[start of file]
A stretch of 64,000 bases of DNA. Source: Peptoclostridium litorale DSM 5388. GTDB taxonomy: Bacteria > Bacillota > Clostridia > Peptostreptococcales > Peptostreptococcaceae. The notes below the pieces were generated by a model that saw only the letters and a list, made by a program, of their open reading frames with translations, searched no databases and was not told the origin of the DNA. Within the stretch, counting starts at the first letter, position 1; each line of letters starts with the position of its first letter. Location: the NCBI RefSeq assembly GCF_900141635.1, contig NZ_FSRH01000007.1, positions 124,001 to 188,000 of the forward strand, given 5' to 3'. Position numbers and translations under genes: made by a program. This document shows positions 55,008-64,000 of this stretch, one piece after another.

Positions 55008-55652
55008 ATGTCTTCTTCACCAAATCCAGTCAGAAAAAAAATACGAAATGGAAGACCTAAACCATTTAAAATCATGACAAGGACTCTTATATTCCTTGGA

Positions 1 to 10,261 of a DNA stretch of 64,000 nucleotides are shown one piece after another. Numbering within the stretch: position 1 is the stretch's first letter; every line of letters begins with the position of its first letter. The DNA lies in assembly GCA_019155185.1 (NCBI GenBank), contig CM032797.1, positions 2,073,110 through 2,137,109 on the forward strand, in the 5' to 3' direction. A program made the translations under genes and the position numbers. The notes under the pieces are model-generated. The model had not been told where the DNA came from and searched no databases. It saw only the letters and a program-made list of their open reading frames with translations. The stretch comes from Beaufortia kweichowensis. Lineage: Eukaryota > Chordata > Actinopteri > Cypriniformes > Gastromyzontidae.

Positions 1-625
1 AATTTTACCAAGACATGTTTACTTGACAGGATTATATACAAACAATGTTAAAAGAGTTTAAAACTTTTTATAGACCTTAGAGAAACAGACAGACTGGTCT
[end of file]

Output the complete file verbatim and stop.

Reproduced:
A stretch of 64,000 bases of DNA. Source: Peptoclostridium litorale DSM 5388. GTDB taxonomy: Bacteria > Bacillota > Clostridia > Peptostreptococcales > Peptostreptococcaceae. The notes below the pieces were generated by a model that saw only the letters and a list, made by a program, of their open reading frames with translations, searched no databases and was not told the origin of the DNA. Within the stretch, counting starts at the first letter, position 1; each line of letters starts with the position of its first letter. Location: the NCBI RefSeq assembly GCF_900141635.1, contig NZ_FSRH01000007.1, positions 124,001 to 188,000 of the forward strand, given 5' to 3'. Position numbers and translations under genes: made by a program. This document shows positions 55,008-64,000 of this stretch, one piece after another.

Positions 55008-55652
55008 ATGTCTTCTTCACCAAATCCAGTCAGAAAAAAAATACGAAATGGAAGACCTAAACCATTTAAAATCATGACAAGGACTCTTATATTCCTTGGA

Positions 1 to 10,261 of a DNA stretch of 64,000 nucleotides are shown one piece after another. Numbering within the stretch: position 1 is the stretch's first letter; every line of letters begins with the position of its first letter. The DNA lies in assembly GCA_019155185.1 (NCBI GenBank), contig CM032797.1, positions 2,073,110 through 2,137,109 on the forward strand, in the 5' to 3' direction. A program made the translations under genes and the position numbers. The notes under the pieces are model-generated. The model had not been told where the DNA came from and searched no databases. It saw only the letters and a program-made list of their open reading frames with translations. The stretch comes from Beaufortia kweichowensis. Lineage: Eukaryota > Chordata > Actinopteri > Cypriniformes > Gastromyzontidae.

Positions 1-625
1 AATTTTACCAAGACATGTTTACTTGACAGGATTATATACAAACAATGTTAAAAGAGTTTAAAACTTTTTATAGACCTTAGAGAAACAGACAGACTGGTCT